If there is no concern about the damage their words initiate, it’s likely they were hurt in a similar manner and are trying to make themselves feel better by putting someone else through the same agony which afflicted them. Any intention of helping someone has been replaced by the need to be more demeaning and humiliating at the next opportunity. Unfortunately, there have been far too many prominent examples of this boorish behavior which people wrongly believe will lift them up by dragging others down.
This is why I continually say it takes more strength to be kind than brash. Compassion, empathy, and kindness take more muscle than rudeness, and there is no integrity in claiming your hurtful words will do any good. The only positive coming from those actions is the example of the kind of human not to be.
Too much of a good thing
There is a line between self-care and selfishness. But we need to be vigilant of where our own line occurs. It can also change according to where you are on your journey. In the beginning, we may need to spend more time being forgiving and loving to ourselves to begin the healing process and continue personal development. But as we grow, we may also find ourselves spending more time reaching out and helping others. What we may also discover while assisting others are areas in our own life where we need to concentrate our self-improvement efforts. And there isn’t a much brighter reward than when we help others while at the same time, learn to improve ourselves.
Personal growth is similar to exercise. If we want to maintain a healthy lifestyle, we fit it into our busy schedules. If the goal is to enter competitive bodybuilding, the amount of time spent exercising is exponentially increased.
It is no different for life coaches or mental health professionals. If our goal is to help our clients heal and develop, it is vital we are at the top of our game. Otherwise, what does that say about our guidance if we do not demand the same from ourselves?
My goal in a year from now, is to look back at this post and see where the growth occurred and continually say I’m still striving to “become the best version of me.”
What a great post, John, that in such a calm voice spoke for taking time and holding space for our own internal works in progress.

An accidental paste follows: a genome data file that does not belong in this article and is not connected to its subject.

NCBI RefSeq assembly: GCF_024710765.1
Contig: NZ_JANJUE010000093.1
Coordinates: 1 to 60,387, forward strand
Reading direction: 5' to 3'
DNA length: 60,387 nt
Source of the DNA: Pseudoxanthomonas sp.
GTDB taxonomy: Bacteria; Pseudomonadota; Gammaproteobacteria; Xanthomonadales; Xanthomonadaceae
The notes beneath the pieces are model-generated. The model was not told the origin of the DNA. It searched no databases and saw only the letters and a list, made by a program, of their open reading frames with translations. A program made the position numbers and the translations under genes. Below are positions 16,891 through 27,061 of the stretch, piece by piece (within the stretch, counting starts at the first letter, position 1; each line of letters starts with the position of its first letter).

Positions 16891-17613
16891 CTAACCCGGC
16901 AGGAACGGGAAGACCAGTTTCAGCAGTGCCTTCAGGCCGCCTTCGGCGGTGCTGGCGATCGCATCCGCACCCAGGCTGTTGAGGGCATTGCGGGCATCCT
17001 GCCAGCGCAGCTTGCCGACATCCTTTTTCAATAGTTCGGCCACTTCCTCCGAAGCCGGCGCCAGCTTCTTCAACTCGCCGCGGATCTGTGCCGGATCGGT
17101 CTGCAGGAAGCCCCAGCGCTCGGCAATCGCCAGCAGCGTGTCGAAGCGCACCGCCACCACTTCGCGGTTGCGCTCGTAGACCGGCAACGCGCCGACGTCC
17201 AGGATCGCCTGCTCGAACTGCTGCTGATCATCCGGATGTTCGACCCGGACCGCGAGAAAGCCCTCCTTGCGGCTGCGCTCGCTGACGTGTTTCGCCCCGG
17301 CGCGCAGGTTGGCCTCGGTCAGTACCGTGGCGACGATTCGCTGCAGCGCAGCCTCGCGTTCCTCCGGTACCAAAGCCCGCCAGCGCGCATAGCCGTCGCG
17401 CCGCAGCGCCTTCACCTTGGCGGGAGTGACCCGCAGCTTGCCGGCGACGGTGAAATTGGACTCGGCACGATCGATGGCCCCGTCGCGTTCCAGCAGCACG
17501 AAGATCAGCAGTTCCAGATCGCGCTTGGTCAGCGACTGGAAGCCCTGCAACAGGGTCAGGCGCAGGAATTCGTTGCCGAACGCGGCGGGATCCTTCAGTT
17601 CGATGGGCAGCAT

The thought that came up for me in your description of “telling it as it is” is how some people push s### downwards/onwards and others think that “the buck stops here I can have any say about it.” The attitude, that because I suffered, you must suffer, too, is seen and somewhat sanctioned in everything from college hazing to how expatriates treat those arriving later to foreign shores.
The idea about not treating anybody like you didn’t like to be treated – it is not even the hypothetical “would like to be treated”, you know what it felt like and you didn’t like it one bit – is thousands of years old and still so many people don’t even think of saying “this at least I can influence for the better.”
If we are not “agents of ourselves”, as Mark O’Brien puts it, who are we?
As always, Charlotte, excellent thoughts.
Dear John Dunia,
” Being your authentic self is important. However, I contend it is not the goal but rather the means by which we operate. Whether we like it or not, we are always “being me.” The narrative should shift from “being me” to “becoming the best version of who I am.”
Your amazing thought quoted above in comments caught my attention, … Difficulty of being me , selfishness or selflessness is rightly addressed in your statement above . Experiencing what we feel within for ourselves and coaching or mentoring aspects of similar modes of occurrences in others needs careful scrutiny and application of mechanics of thoughts . Visualise, Experience the Visualization , Authenticity over our own behavioral patterns and then believe our patterns to apply on others , is a logical process of mentoring … Deepening the Shallowness would result in chaos or half hearted effort without any value … Hope you agree with me ! Thank you very much for your thoughtful article here.
I’m sure you saw my response on LinkedIn, Vishwas, but I wanted to acknowledge you here, too.